Grandma Dee was a VERY special lady in my life. Her real name was Eulah D. Bailey, but we always called her Grandma Dee. Although she wasn't my biological Grandma, our family permanently adopted her in about 1974.
I first met Grandma Dee when I was a baby. I do not remember our first days together, but apparently I was a huge fan of hers from day one. However, my fondness for her caused some hard feelings. Her sister Beulah had been babysitting me and had asked Grandma Dee to babysit me for a few days when she was not available. Grandma Dee was always very honest with me about being asked to watch me. I can still hear her saying, "Your mom asked me to watch you and I told her that I didn't know anything about taking care of kids like you, but she convinced me to try it. And well, you just liked me a lot and we got along really well. Your mom asked me to keep the job, and I had just retired from the shoe factory and my husband had died a few years before so I had time to watch you." I would always ask with a smile, "What about your sister?" Grandma Dee would always answer with a smile, "She never has really forgiven me for taking her job."
Grandma Dee had the best stories! She was born in 1910 and was 63 years old when she began babysitting me. She had raise 5 kids and worked at a shoe factory for decades. The noise in the shoe factory had caused nerve damage in her ears so there was always "crickets" as she would call them. Grandma Dee was one of the few surviving children after the 1925 tornado destroyed the DeSoto School. She would tell of how loud the tornado was and how she and her sister just kept running until they were away from the building and the flying bricks. Grandma Dee said about 30 kids died and a lot of their friends and neighbors died too. She also had stories of how she met her husband at a Tent Revival when she was sitting in the car pouting about having to be there. She explained how in 1927 at age 17, she walked along the railroad tracks with her few belongings to go get a marriage license with Tom. She would laugh about how as newlyweds, they lived in her in-laws living room until after their first child was born. They had been married 42 years when Tom passed away.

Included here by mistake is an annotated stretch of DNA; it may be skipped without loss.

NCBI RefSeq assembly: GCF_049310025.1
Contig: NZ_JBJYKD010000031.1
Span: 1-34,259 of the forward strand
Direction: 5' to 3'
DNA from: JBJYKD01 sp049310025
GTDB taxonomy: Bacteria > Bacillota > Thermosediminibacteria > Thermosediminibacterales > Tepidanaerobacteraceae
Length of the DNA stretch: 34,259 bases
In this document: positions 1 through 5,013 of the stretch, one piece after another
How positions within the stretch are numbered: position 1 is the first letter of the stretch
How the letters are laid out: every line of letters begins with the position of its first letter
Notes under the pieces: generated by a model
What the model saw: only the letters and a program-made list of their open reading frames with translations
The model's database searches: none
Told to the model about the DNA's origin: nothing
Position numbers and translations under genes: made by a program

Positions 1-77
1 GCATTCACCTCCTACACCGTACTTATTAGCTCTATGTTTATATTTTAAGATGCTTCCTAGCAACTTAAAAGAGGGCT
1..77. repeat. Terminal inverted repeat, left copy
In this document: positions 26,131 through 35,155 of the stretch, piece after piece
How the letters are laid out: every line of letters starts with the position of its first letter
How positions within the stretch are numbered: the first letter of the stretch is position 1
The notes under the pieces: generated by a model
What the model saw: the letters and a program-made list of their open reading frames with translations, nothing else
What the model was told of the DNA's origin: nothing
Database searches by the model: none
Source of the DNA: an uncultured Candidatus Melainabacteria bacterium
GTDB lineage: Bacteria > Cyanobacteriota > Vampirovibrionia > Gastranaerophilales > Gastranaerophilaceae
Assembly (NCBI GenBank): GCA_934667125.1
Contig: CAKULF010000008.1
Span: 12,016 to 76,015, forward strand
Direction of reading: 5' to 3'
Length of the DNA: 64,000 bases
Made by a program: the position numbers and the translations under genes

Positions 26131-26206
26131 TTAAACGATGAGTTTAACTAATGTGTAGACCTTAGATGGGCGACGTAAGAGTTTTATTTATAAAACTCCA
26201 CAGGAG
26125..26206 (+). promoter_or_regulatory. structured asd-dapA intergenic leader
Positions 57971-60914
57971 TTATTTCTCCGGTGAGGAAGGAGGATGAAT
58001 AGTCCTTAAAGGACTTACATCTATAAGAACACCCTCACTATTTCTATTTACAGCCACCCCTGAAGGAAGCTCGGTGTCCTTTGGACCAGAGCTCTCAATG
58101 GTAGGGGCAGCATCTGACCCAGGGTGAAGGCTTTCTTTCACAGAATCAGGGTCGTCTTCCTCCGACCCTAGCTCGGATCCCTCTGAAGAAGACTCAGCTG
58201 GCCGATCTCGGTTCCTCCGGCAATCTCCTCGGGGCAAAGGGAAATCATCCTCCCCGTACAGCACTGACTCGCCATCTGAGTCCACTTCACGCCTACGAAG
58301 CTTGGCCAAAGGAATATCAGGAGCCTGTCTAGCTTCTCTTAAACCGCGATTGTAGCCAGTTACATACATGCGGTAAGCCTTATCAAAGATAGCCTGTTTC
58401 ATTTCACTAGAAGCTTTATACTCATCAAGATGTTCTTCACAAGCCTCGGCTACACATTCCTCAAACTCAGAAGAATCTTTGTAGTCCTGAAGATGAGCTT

Grandma Dee was young at heart! She was so young a heart that she was one of the few adults who remained "cool" and "smart" during my teen years. Grandma Dee could make even a trip to Wal-Mart an adventure. She loved to try new products from her small disc camera (a trend that didn't last long) to her lava lamp to a new nail polish. She had young taste buds and loved pizza, specifically Supreme (hold the green peppers) Pizza Hut pizza, and she had a soft spot for good fried chicken. For her 85th birthday, my mom took her to a restaurant that she had always wanted to go to, but she had never gone because the restaurant had a bar. However, she really wanted to try their famed fried chicken. She lamented, "What if I see someone from church?" Her daughter Betty said, "Say hi." and laughter followed from everyone! So at age 85, Grandma Dee entered a bar for the first time in her life to imbibe on fried chicken and she loved it!
Grandma Dee was a devoted Christian woman. She had more Sunday school attendance pins than one shoulder should ever hold. No matter where she went, she was in church on Sunday. There was no debate! One of the things I still remember fondly was how much she loved a good storm. It seemed unlikely that someone who lived through a deadly tornado would love storms, but Grandma Dee believed that Jesus would return when a lightening storm came out of the east. (Based on Matthew 24:27) Every storm, she would run to the window to check the direction. As a teen, I would tease her that she just wanted to be the first to see Jesus. However, what impressed me was that her faith that was so strong and her desire to see Jesus was so real that she was at the window as soon as the clouds darkened for EVERY storm.
Grandma Dee babysat me while my mom worked in a gas station that my folks owned and operated while dad was in college. She taught me to walk. She went to doctors appointments in St. Louis with us. She was a big part of our family by the time my dad graduated college and we were ready to move to southwest Missouri to be near my mom's family. Each year she would come stay with us for at least a month and sometimes longer. Grandma Dee vacationed with us, celebrated with us and was a big part of our plans for Summer adventures.